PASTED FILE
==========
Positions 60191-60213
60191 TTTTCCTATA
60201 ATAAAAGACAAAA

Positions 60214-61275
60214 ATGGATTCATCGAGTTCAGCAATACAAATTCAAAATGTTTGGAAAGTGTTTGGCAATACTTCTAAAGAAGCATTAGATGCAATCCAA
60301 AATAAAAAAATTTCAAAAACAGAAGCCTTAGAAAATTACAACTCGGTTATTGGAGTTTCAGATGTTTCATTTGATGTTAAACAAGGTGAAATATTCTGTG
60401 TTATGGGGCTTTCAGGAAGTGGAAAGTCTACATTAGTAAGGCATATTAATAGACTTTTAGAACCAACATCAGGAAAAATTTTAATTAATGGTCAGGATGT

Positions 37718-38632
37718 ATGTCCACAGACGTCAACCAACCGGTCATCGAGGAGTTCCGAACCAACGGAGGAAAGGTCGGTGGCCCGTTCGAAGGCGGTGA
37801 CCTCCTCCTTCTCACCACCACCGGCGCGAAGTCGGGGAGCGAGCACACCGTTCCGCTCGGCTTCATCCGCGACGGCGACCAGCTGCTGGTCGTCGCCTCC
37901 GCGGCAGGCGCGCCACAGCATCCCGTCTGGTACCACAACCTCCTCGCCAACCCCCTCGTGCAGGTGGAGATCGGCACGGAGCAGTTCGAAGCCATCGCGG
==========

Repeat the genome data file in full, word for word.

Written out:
Positions 60191-60213
60191 TTTTCCTATA
60201 ATAAAAGACAAAA

Positions 60214-61275
60214 ATGGATTCATCGAGTTCAGCAATACAAATTCAAAATGTTTGGAAAGTGTTTGGCAATACTTCTAAAGAAGCATTAGATGCAATCCAA
60301 AATAAAAAAATTTCAAAAACAGAAGCCTTAGAAAATTACAACTCGGTTATTGGAGTTTCAGATGTTTCATTTGATGTTAAACAAGGTGAAATATTCTGTG
60401 TTATGGGGCTTTCAGGAAGTGGAAAGTCTACATTAGTAAGGCATATTAATAGACTTTTAGAACCAACATCAGGAAAAATTTTAATTAATGGTCAGGATGT

Positions 37718-38632
37718 ATGTCCACAGACGTCAACCAACCGGTCATCGAGGAGTTCCGAACCAACGGAGGAAAGGTCGGTGGCCCGTTCGAAGGCGGTGA
37801 CCTCCTCCTTCTCACCACCACCGGCGCGAAGTCGGGGAGCGAGCACACCGTTCCGCTCGGCTTCATCCGCGACGGCGACCAGCTGCTGGTCGTCGCCTCC
37901 GCGGCAGGCGCGCCACAGCATCCCGTCTGGTACCACAACCTCCTCGCCAACCCCCTCGTGCAGGTGGAGATCGGCACGGAGCAGTTCGAAGCCATCGCGG